With October recognising National Arthritis Week for people, we thought it would be a great opportunity to raise awareness about the condition in pets. Canine Arthritis Management state that 1 in 5 dogs have osteoarthritis, and studies undertaken by the International Society of Feline Medicine show that the condition is also very common in cats. Prevalence increases with age so as your cat or dog enters their more senior years, it’s increasingly likely they will experience this painful degenerative joint disease.
Normally, our joints are cushioned and kept mobile and pain-free by the surrounding cartilage and lubricating joint fluid. With osteoarthritis, the cartilage becomes damaged through wear and tear, the quality of the lubricating fluid deteriorates and our joints are progressively less well protected and therefore become increasingly damaged and inflamed. Osteoarthritis is no different in our pets.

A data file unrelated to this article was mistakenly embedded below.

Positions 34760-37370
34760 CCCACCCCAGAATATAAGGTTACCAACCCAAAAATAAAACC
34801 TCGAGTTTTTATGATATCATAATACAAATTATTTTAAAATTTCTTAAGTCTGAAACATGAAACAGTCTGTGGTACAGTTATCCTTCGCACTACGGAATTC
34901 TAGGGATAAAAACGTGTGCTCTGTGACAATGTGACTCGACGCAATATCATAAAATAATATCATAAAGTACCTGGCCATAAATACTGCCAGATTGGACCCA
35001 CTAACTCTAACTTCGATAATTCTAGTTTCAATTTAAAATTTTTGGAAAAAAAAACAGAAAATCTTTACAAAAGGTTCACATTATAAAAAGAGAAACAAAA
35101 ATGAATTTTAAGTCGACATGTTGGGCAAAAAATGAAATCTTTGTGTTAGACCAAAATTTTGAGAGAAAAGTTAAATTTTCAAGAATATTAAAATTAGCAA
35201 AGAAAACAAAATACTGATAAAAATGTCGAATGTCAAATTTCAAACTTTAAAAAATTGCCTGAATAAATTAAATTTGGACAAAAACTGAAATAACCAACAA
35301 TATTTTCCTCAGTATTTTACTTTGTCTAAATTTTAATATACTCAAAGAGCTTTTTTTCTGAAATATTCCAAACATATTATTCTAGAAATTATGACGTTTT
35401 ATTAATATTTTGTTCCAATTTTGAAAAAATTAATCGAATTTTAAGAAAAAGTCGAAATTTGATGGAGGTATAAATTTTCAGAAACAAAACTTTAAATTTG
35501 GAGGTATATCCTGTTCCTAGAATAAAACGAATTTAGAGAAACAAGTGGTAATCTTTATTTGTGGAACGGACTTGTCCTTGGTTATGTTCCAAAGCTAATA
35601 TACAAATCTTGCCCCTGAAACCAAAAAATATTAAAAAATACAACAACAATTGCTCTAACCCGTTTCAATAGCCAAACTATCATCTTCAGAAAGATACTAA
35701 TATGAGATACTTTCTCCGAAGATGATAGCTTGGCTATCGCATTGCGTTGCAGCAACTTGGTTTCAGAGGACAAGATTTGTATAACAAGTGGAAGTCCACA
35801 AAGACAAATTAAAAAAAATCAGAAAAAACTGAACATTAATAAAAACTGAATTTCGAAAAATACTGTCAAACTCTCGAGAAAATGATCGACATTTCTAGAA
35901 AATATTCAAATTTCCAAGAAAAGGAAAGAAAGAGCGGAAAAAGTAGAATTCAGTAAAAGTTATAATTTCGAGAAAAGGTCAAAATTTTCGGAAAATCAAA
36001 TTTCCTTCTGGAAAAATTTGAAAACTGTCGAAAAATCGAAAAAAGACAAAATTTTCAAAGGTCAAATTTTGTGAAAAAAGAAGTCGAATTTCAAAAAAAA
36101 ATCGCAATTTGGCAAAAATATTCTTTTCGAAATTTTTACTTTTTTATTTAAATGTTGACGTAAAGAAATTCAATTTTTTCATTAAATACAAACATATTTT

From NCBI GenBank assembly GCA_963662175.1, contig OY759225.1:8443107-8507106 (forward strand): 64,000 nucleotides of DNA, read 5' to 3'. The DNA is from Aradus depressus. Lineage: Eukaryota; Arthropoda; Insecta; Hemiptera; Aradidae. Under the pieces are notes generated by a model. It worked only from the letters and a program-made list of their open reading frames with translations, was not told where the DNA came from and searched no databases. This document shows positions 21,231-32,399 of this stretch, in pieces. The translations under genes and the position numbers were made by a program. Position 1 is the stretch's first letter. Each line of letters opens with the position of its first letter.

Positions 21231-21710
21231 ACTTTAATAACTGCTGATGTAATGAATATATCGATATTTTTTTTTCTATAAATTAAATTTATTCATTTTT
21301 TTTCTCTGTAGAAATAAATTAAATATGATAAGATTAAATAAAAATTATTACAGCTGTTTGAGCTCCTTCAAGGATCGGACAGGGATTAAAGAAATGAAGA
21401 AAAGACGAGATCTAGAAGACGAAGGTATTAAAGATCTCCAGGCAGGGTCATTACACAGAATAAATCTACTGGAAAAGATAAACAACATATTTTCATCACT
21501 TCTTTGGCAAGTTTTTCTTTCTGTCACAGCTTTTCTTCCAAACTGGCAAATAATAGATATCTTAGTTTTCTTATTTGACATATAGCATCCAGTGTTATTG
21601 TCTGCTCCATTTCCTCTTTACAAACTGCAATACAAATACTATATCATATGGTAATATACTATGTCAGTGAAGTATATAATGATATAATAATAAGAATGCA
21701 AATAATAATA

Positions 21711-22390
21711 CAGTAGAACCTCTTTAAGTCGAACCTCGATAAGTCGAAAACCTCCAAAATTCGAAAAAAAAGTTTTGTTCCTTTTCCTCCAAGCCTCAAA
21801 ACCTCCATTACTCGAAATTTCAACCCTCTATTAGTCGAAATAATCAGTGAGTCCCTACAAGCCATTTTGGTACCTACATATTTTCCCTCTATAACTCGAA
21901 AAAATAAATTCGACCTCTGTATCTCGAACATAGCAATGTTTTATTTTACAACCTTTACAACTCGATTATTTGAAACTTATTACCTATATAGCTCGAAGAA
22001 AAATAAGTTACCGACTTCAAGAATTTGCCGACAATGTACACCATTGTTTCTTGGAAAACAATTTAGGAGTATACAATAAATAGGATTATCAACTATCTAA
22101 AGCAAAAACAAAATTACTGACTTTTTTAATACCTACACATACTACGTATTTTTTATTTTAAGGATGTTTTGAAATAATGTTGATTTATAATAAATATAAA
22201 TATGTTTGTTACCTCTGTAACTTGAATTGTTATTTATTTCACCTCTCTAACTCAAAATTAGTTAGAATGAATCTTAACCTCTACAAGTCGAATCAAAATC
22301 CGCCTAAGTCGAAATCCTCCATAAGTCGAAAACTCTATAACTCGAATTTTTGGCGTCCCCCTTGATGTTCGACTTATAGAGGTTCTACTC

Pets can be brilliant at hiding pain and discomfort. Common signs that dogs may be suffering include finding it hard to get comfortable, pacing at night, sleeping more, a change in temperament, licking joints, lameness and weak back legs or even trouble toileting. In cats, their mobility and activity reduces, there may be changes in their grooming habits, they struggle to retract their claws or get overgrown claws, their temperament can change and they may choose to spend more time alone.
Do any of these symptoms sound familiar? If so, your pet could be suffering from osteoarthritis.
Whilst there is no cure for arthritis, there are lots of ways we can help manage the condition. Anti-inflammatory medication and joint supplements prove beneficial to many arthritis-sufferers. Monitoring weight is important to ensure your pet is not putting unnecessary excess pressure on their joints, and it’s important to make sure your pet’s exercise regime is adapted – regular, shorter walks for dogs are much more pleasurable! There are complementary therapies too that are really effective at managing pain. At 387 Vets, we’ve been delighted with the results of our laser therapy service (see case studies on our website), and we run free pain management clinics to teach you simple massage and physiotherapy techniques you can carry out at home.
If you suspect your pet may be suffering from arthritis, please do get in touch. There is lots we can do together to help improve your pet’s enjoyment of life!